Welcome to the UK’s First National Poo Museum
There's poo at the zoo.
Let no one say the UK’s newest cultural institution, the National Poo Museum on the Isle of Wight, is without universal appeal. As they say, everybody poops—so who wouldn’t relate to a museum full of shit?
Presumably, that was part of the thinking for inventor and social entrepreneur Daniel Roberts, who came up with the idea for the museum, which he created with local artist collective Eccleston George.
The new institution’s collection is small, but instructive, with feces specimens from 18 species encapsulated in glass globes that light up when visitors press a button. A specially designed machine desiccates each sample to prepare them for display—a process that can take up to several weeks for particularly prodigious poos.
In addition to easily-procured human bowel movements, there are samples from an owl, meerkat, cow, lion, and fox, among other animals. The oldest piece of poop on display is believed to be an impressive 38 million years old.
The museum, which is two hours from London off England’s South coast, will probably gross some people out (which puts it in good company among the word’s creepiest museums), but its goal is to teach visitors about what our bowel movements can tell us about our health, and that of animals. The institution also has displays about the workings of our sewer systems, and on excrement as an alternative energy source.
It certainly takes a much more educational approach than the UK’s other “pooseum,” the Viktor Wynd Museum of Curiosties, Fine Art & Natural History in London, known for its assortment of sniffable celebrity samples, among other assorted oddities.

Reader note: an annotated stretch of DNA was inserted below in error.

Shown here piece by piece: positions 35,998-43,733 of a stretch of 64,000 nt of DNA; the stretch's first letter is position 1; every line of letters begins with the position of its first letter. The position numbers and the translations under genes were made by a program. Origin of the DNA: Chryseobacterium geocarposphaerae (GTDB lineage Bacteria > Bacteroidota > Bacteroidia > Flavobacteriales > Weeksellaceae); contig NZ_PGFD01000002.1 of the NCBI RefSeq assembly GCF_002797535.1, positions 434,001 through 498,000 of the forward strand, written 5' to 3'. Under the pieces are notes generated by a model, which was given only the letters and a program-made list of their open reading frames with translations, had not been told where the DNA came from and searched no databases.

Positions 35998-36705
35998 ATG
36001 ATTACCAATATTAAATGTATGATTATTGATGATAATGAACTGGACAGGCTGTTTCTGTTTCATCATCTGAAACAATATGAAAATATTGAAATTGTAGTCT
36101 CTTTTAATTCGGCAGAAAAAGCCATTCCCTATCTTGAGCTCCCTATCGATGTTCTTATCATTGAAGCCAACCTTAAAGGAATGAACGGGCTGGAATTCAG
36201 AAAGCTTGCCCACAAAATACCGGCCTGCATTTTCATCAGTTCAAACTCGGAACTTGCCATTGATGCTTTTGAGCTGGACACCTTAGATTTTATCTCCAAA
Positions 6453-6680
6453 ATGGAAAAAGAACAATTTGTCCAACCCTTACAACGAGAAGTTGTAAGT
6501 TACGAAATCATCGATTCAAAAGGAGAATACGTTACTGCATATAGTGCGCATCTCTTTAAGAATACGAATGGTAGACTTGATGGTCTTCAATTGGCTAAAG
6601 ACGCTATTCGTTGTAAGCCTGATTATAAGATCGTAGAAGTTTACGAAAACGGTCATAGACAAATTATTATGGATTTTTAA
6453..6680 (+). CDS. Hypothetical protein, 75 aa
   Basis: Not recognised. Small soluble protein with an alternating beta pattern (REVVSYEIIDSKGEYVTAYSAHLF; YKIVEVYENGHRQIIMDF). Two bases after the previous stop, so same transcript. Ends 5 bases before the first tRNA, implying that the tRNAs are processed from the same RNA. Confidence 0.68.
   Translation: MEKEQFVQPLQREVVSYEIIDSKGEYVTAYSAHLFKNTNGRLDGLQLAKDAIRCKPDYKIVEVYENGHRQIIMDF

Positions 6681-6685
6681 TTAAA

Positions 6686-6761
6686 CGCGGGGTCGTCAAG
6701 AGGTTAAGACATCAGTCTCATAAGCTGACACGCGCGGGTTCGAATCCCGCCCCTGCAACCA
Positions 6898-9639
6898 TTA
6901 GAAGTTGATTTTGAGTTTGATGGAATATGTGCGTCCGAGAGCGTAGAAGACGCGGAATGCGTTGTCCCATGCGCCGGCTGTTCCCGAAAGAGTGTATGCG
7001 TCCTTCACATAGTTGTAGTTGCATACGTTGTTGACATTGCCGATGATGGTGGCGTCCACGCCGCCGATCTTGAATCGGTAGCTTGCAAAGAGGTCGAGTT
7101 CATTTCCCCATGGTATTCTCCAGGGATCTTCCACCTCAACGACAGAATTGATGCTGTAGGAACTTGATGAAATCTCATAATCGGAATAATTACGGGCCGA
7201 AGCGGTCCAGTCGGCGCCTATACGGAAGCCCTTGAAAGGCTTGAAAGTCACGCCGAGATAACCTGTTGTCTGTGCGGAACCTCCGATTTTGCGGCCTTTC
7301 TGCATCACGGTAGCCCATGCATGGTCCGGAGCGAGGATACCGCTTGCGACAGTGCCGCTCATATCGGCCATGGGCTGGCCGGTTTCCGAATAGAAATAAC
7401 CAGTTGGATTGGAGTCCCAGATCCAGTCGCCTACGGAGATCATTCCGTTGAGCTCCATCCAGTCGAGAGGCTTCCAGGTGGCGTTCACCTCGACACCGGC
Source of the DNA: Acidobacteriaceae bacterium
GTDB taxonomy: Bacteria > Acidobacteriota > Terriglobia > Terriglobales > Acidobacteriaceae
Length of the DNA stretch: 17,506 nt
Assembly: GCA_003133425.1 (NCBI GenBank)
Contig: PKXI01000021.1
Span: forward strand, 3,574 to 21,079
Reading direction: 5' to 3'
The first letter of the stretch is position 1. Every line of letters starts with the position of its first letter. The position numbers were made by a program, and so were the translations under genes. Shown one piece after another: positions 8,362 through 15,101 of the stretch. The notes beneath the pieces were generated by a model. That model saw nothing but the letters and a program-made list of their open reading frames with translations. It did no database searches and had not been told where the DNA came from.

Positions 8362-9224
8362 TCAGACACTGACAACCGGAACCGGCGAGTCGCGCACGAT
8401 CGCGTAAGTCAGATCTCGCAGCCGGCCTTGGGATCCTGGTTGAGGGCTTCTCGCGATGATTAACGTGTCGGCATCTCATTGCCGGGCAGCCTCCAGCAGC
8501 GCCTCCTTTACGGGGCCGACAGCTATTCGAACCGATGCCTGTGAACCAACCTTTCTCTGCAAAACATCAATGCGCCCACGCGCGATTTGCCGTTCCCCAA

Believe it or not, the National Poo Museum isn’t the first of its kind: Almost exactly one year ago, Italy debuted its Museo della Merda, dedicated to the history of human and animal waste. On a related note, a high-tech toilet museum opened in Japan in August.
Modern and contemporary artists have also been known to embrace the turd. Artist’s Shit (Merda d’artista), a 1961 work by Piero Manzoni which is part of the Tate’s collection, is one example. More recently, Chris Ofili is known for his glittery, elephant dung-encrusted canvases, and Wim Delvoye created a machine that digests food much like the human body, literally pooping several times a day at the Museum of Old and New Art in Tasmania. (On a less institutional level, there were even a pair of dueling poo-bedazzling artists in Brooklyn).
The National Poo Museum is making its debut at the Isle of Wight Zoo, in the appropriately named “Poo at the Zoo” exhibition. Poop is “stinky, unpleasant and sometimes dangerous stuff,” a description on the zoo’s website admitted, but “this exhibition is not to be sniffed at and will aim to change the way people think and feel about poo.”
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